print(f" loss: {scores[0]:.2f}")
print(f" mse (same as loss): {scores[1]:.2f}")
print(f" mae: {scores[2]:.2f}")
Evaluate the model on the test data
 loss: 1.28
 mse (same as loss): 1.28
 mae: 0.85

The mean absolute error on the test set is as below \(1.0\) which given the range of pIC50 values is pretty low.

We now predict the pIC50 values on the test data.

# Predict pIC50 values on x_test data
y_pred = model.predict(np.array(list((x_test))))

# Print 5 first pIC50 predicted values
first_5_prediction = [print(f"{value[0]:.2f}") for value in y_pred[0:5]]

Scatter plot

To visualize the predictions, we plot the predicted vs. the true pIC50 values on the test set.

# Scatter plot
limits = 0, 15
fig, ax = plt.subplots()
ax.scatter(y_pred, y_test, marker=".")
lin = np.linspace(*limits, 100)
ax.plot(lin, lin)
ax.set_aspect("equal", adjustable="box")
ax.set_xlabel("Predicted values")
ax.set_ylabel("True values")
ax.set_title("Scatter plot: pIC50 values")

As we can see, there is a positive linear relation between the predicted and true values, but the fit is far from perfect.

Prediction on external/unlabeled data

We use the trained neural network to predict the pIC50 values on the unlabeled compounds from the test.csvfile.

# Load external/unlabeled data set
external_data = pd.read_csv(DATA / "test.csv", index_col=0)
external_data = external_data.reset_index(drop=True)
0 S(Cc1c([O-])c(OC)cc(/C=C(\C#N)/C(=O)N)c1)c1ccccc1
1 S=C(N)N1C(c2ccc(OC)cc2)CC(c2cc(C)c(C)cc2)=N1
2 Clc1c(O)cc(-c2nn(C(C)C)c3ncnc(N)c23)cc1
3 O=C(/C=C/CN1CC[NH+](C)CC1)N1Cc2sc3ncnc(N[C@H](...
4 S(=O)(=O)(NC(=O)Cn1c(C)ncc1[N+](=O)[O-])c1ccc(...

We use the same smiles_to_fp function and convert the SMILES strings into MACCS fingerprints.

# Convert SMILES strings to MACCS fingerprints
external_data["fingerprints_df"] = external_data["canonical_smiles"].apply(smiles_to_fp)

# Look at head
print("Shape of dataframe : ", external_data.shape)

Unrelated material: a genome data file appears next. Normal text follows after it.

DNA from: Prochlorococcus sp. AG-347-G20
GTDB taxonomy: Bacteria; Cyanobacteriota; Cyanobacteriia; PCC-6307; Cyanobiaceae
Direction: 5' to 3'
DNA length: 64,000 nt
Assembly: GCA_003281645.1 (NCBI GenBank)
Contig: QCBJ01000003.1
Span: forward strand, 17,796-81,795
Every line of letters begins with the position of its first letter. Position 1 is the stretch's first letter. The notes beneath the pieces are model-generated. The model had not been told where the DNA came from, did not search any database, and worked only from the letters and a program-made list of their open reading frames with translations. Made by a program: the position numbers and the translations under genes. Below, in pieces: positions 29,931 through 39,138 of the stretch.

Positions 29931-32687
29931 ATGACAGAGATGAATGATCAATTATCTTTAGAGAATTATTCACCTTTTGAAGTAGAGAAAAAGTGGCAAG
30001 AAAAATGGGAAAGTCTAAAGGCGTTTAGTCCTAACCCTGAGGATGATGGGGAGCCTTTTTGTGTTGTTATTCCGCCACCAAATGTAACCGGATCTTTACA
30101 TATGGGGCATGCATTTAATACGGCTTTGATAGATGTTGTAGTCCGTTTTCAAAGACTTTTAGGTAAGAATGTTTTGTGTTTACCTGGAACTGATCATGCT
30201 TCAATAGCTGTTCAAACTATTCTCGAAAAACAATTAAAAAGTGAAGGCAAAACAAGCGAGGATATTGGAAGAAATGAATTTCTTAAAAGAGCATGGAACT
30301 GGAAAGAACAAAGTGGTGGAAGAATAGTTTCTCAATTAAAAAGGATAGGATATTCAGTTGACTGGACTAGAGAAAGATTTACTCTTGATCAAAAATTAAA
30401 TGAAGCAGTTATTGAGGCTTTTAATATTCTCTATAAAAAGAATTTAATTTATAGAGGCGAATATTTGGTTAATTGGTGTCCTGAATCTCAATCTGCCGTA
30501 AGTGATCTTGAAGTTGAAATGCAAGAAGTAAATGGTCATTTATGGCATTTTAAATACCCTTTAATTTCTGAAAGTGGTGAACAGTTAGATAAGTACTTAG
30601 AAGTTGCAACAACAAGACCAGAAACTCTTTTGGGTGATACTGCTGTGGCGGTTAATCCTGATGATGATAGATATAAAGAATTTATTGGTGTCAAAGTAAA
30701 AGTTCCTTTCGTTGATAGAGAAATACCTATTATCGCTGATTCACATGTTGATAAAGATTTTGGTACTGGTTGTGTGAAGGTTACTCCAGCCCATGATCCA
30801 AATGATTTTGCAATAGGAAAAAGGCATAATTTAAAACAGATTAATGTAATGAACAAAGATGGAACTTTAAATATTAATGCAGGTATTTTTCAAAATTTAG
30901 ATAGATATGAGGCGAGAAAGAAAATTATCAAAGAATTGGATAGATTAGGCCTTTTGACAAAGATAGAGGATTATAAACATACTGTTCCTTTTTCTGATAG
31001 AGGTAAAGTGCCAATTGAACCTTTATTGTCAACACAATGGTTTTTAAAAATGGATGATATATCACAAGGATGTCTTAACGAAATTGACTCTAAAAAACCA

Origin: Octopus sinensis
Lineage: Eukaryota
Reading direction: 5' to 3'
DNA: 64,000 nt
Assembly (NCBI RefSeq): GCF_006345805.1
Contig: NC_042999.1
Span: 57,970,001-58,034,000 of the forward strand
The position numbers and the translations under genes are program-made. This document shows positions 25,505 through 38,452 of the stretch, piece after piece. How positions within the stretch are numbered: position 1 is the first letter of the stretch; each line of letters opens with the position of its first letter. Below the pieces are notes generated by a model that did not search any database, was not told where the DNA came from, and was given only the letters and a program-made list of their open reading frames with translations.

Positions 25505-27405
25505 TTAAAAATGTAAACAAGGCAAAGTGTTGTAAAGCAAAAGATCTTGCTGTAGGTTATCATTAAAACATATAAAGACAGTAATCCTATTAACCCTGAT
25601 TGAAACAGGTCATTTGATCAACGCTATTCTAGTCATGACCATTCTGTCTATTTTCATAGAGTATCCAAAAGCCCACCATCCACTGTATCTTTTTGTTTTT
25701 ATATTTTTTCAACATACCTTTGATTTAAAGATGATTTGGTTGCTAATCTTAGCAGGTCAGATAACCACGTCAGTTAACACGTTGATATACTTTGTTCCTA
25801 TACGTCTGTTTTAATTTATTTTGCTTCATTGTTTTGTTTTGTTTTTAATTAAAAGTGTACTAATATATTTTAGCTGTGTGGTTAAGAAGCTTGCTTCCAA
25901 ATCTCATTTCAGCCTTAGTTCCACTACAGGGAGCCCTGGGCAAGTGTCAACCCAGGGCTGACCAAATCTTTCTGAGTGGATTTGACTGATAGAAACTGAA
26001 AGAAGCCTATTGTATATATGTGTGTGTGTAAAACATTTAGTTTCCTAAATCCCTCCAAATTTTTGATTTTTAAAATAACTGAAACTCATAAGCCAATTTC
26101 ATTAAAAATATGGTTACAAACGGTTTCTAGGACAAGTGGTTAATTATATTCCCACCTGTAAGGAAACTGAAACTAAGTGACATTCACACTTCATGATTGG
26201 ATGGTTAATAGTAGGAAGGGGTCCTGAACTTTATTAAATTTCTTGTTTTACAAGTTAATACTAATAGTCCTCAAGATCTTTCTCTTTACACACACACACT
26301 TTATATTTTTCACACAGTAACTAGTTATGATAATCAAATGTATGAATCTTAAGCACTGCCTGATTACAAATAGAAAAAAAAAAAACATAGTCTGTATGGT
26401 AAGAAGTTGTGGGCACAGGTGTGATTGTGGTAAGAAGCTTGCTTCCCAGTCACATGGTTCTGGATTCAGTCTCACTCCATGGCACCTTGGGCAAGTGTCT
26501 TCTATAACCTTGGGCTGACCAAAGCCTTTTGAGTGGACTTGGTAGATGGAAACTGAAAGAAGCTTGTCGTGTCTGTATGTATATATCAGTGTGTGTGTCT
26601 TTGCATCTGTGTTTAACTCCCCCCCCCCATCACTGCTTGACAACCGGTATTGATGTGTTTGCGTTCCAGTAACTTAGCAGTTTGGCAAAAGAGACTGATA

Shape of dataframe :  (60, 2)
canonical_smiles fingerprints_df
0 S(Cc1c([O-])c(OC)cc(/C=C(\C#N)/C(=O)N)c1)c1ccccc1 [0, 0, 0, 0, 0, 0, 0, 0, 0, 0, 0, 0, 0, 0, 0, ...
1 S=C(N)N1C(c2ccc(OC)cc2)CC(c2cc(C)c(C)cc2)=N1 [0, 0, 0, 0, 0, 0, 0, 0, 0, 0, 0, 0, 0, 0, 0, ...
2 Clc1c(O)cc(-c2nn(C(C)C)c3ncnc(N)c23)cc1 [0, 0, 0, 0, 0, 0, 0, 0, 0, 0, 0, 0, 0, 0, 0, ...

Note: For reproducibility of the results, we saved one model under ANN_model.hdf5, with the same architecture as above. Even though the model is the same, the weights that are saved from one simulation to another might differ due to the randomness in the stochastic gradient algorithm. We load the ANN model weights with the load_model() function.

# Load model
model = load_model(DATA / "ANN_model.hdf5", compile=False)
# Prediction on external/unlabeled data
predictions = model.predict(
    np.array(list((external_data["fingerprints_df"]))).astype(float), callbacks=callbacks_list

predicted_pIC50 = pd.DataFrame(predictions, columns=["predicted_pIC50"])
predicted_pIC50_df = external_data.join(predicted_pIC50)

canonical_smiles fingerprints_df predicted_pIC50
0 S(Cc1c([O-])c(OC)cc(/C=C(\C#N)/C(=O)N)c1)c1ccccc1 [0, 0, 0, 0, 0, 0, 0, 0, 0, 0, 0, 0, 0, 0, 0, ... 5.779419
1 S=C(N)N1C(c2ccc(OC)cc2)CC(c2cc(C)c(C)cc2)=N1 [0, 0, 0, 0, 0, 0, 0, 0, 0, 0, 0, 0, 0, 0, 0, ... 5.483406
2 Clc1c(O)cc(-c2nn(C(C)C)c3ncnc(N)c23)cc1 [0, 0, 0, 0, 0, 0, 0, 0, 0, 0, 0, 0, 0, 0, 0, ... 5.343009
# Save the predicted values in a csv file in the data folder
predicted_pIC50_df.to_csv(DATA / "predicted_pIC50_df.csv")

Select the top 3 compounds

We select the 3 compounds with the highest predicted pIC50 values, which could be further investigated as potential EGRF inhibitors.

# Select top 3 drugs
predicted_pIC50_df = pd.read_csv(DATA / "predicted_pIC50_df.csv", index_col=0)
top3_drug = predicted_pIC50_df.nlargest(3, "predicted_pIC50")
canonical_smiles fingerprints_df predicted_pIC50
9 Brc1cc(Nc2ncnc3nc(NC)ccc23)ccc1 [0 0 0 0 0 0 0 0 0 0 0 0 0 0 0 0 0 0 0 0 0 0 0... 8.481803
53 c1cc(ccc1Nc2c(c(nc[nH+]2)NCCCn3cc[nH+]c3)N)I [0 0 0 0 0 0 0 0 0 0 0 0 0 0 0 0 0 0 0 0 0 0 0... 8.144416
18 Clc1c(F)ccc(NC=2N=CNC=3C=2C=C(OCCCCC=C=C)C(=O)... [0 0 0 0 0 0 0 0 0 0 0 0 0 0 0 0 0 0 0 0 0 0 0... 8.120270
# Draw the drug molecules
highest_pIC50 = predicted_pIC50_df["canonical_smiles"][top3_drug.index]

mols_EGFR = [Chem.MolFromSmiles(smile) for smile in highest_pIC50]
pIC50_EGFR = top3_drug["predicted_pIC50"].tolist()
pIC50_values = [(f"pIC50 value: {value:.2f}") for value in pIC50_EGFR]

Draw.MolsToGridImage(mols_EGFR, molsPerRow=3, subImgSize=(450, 300), legends=pIC50_values)